Ambitious programme to tackle poverty remains key to improving life for communities

Civic leaders believe statistics labelling part of Paisley as Scotland’s most deprived neighbourhood do not tell the full story – and say a long-term plan to change the area’s fortunes is already under way.

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Figures published today by the Scottish Government show part of Paisley’s Ferguslie Park area sits at the top of the Scottish Index of Multiple Deprivation table.

But council bosses and poverty campaigners believe a pioneering anti-poverty programme started last year is already making a difference – while major regeneration programmes including Paisley’s bid for UK City of Culture 2021 will transform the life chances of residents over the long term.

Renfrewshire Council leader Mark Macmillan said: “The council has adopted an innovative approach to tackling poverty, recognised as leading the way in Scotland – and the SIMD stats are based on data from last year which does not fully capture the impact of that.

“The figures show the overall picture for Renfrewshire has improved and we believe we are making a difference on the ground.

“Last year our Tackling Poverty Commission provided a detailed study of the root causes of deprivation and was the first of its kind in Scotland to look at child poverty on a local level.

“We backed that up with a two-year £6m Tackling Poverty programme – with 50 projects covering education, health, digital and cultural participation, employability and income advice.

“That included an extension of our pioneering early-years programme Families First, described by independent research as ‘having a profound impact’ on the lives of families in Ferguslie and Linwood.

“We made that investment a key priority for the council despite the challenging financial situation councils have been placed in by the Scottish Government.

“In the four years since the last SIMD figures were released, Renfrewshire has seen a 10% real-terms drop in the cash coming our way from Holyrood.

“It’s also worth saying Ferguslie itself has a strong sense of community – a recent survey showed 47% of people rated it as a very good place to live.

“The deprivation issues affecting Ferguslie and similar areas are long-term and deep-rooted – there are no easy solutions but through our unique approach, we believe we are on the right track.”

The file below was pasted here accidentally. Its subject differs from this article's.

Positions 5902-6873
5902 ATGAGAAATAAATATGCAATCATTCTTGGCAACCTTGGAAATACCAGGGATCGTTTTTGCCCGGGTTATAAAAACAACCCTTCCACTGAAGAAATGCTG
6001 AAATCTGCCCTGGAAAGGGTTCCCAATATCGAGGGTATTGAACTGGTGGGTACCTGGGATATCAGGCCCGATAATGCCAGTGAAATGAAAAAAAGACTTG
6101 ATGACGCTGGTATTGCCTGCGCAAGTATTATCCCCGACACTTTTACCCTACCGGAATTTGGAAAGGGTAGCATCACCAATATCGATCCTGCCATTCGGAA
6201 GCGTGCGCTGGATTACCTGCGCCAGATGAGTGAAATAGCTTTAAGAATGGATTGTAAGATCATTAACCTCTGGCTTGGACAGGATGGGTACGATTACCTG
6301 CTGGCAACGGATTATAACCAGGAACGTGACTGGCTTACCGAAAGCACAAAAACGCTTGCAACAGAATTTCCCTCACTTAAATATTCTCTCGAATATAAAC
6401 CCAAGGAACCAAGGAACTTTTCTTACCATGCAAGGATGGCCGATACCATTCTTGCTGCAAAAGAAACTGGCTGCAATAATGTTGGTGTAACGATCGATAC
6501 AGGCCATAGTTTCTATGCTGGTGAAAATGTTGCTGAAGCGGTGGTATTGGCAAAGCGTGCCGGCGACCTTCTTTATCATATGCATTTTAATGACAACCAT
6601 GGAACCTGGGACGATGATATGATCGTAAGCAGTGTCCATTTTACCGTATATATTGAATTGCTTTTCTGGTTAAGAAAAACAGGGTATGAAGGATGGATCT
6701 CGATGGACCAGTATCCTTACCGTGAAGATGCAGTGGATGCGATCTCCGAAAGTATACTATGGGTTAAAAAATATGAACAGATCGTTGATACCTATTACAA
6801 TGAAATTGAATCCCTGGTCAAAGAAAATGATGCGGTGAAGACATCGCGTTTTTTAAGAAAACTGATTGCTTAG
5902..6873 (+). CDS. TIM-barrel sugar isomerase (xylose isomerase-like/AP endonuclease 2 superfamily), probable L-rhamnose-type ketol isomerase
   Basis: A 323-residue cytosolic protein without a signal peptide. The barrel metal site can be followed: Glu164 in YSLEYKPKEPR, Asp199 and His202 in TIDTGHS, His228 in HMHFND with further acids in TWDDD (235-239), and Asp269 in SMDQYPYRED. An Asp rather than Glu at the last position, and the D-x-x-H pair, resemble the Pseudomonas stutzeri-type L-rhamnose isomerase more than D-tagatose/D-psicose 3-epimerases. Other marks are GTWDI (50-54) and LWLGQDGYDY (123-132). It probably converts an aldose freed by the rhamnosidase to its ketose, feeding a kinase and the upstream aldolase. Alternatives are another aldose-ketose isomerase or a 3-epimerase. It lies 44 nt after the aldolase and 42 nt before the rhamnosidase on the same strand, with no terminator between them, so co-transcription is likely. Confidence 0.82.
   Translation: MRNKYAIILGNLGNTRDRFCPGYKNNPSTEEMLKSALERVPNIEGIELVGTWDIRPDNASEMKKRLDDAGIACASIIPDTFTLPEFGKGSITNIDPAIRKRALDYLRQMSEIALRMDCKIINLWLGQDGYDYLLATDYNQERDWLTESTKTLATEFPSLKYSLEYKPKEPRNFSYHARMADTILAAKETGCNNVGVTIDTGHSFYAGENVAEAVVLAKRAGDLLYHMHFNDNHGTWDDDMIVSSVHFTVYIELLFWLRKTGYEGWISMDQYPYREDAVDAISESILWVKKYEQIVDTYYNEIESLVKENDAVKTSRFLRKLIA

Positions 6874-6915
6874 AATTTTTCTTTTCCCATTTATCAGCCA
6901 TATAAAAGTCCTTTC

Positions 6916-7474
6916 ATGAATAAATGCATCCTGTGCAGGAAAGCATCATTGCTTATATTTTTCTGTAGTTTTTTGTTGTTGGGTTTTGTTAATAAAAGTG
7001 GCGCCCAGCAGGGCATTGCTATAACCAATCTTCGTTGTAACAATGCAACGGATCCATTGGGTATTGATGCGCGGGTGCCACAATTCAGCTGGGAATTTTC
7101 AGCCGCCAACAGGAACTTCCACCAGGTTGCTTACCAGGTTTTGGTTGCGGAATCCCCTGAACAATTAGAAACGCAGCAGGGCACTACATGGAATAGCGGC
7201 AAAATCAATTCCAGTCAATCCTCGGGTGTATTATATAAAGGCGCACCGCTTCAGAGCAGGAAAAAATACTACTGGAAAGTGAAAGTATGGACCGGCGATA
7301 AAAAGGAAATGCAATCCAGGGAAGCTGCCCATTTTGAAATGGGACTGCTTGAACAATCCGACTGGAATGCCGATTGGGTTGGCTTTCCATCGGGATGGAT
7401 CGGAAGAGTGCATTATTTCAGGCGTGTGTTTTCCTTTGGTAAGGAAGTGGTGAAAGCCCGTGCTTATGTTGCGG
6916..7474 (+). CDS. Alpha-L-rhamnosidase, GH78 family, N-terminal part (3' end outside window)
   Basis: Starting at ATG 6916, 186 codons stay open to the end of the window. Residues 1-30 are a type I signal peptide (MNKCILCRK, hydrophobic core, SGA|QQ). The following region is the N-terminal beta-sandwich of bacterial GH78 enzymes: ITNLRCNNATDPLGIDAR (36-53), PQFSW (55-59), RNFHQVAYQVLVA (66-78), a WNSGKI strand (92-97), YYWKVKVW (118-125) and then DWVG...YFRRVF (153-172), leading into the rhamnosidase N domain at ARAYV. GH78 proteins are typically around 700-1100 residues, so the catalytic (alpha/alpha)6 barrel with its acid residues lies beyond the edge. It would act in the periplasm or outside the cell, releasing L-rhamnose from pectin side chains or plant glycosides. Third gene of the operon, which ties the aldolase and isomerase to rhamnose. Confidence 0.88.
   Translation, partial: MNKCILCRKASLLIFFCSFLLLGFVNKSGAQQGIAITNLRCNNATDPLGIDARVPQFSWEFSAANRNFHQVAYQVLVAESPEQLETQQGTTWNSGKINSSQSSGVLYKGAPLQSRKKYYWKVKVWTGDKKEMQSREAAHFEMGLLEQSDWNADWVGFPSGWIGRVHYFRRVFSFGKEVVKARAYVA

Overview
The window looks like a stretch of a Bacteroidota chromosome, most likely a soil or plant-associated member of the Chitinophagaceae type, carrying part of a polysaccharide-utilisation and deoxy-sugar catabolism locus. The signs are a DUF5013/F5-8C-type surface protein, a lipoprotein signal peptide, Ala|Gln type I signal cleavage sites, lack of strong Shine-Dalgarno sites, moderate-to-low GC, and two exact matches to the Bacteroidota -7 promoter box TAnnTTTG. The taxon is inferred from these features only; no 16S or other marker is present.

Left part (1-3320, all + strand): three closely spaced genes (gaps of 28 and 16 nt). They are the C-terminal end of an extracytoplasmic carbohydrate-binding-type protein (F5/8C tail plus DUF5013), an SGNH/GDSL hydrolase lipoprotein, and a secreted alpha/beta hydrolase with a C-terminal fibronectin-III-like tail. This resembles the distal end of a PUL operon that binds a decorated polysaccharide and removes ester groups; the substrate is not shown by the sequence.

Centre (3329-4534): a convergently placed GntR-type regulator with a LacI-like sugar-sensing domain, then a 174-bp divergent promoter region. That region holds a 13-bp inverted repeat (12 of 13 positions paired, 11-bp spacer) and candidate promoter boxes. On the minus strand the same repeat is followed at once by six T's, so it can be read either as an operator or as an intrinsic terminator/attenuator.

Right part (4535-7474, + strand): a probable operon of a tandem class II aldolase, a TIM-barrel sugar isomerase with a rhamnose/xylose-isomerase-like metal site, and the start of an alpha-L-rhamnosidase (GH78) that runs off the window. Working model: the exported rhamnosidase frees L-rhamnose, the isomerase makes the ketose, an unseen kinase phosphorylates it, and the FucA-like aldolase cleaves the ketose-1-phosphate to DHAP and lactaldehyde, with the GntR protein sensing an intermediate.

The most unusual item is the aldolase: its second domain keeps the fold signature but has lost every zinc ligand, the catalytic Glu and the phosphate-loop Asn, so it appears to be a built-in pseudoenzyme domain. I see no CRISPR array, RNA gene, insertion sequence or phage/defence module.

The SIMD figures rank almost 7,000 data zones in Scotland according to a series of statistical measures.

Overall, they show the picture across Renfrewshire has improved – the area has a lower share of local datazones ranked within Scotland’s most deprived 20% than in 2012.

And the wider regeneration of Renfrewshire includes a number of massive projects intended to bring about far-reaching economic, cultural and social change.

The town last year launched an ambitious bid to be UK City of Culture 2021, based on Paisley’s unique place as the one-time home of the world’s textile industry and thriving contemporary cultural scene.

Councillor Mark Macmillan added “We are bidding for UK City of Culture because it’s a once-in-a-lifetime opportunity to transform Paisley and Renfrewshire’s fortunes.

“There is a clear link between culture and wellbeing – we want to harness the power of culture to change people’s lives for the better.

“The UK Government tends not to award the title to a city with everything in its favour, it goes to one which can demonstrate need and knows how it wants to use the title to change that.

“At the same time we will also have massive infrastructure projects as part of the Glasgow City Region City Deal, which are worth £274m to Renfrewshire and will create thousands of jobs – and the work to make sure local people have the skills to fill those jobs is under way.

“And Ferguslie itself could become the site of a planned regional sports village which is currently being consulted over, potentially to be built on land adjacent to St Mirren’s Paisley 2021 stadium.”

And poverty campaigners have backed up the assertion that the SIMD statistics don’t tell the full story.

Dr Jim McCormick, Associate Director Scotland to the independent Joseph Rowntree Foundation, was one of Renfrewshire’s Tackling Poverty Commissioners.

He added: “Ferguslie Park is not unique – there are neighbourhoods like it in other parts of Scotland.

“Renfrewshire’s approach to tackling child poverty is comprehensive and the council was the first in Scotland to do it in that way.

“But it will take some time for impact to be felt and the SIMD is a snapshot based on last year’s data which does not show that yet.

“The SIMD stats are useful but don’t show everything. The geography of deprivation has shifted in the last generation – struggling and better-off families can be living a street away from each other.”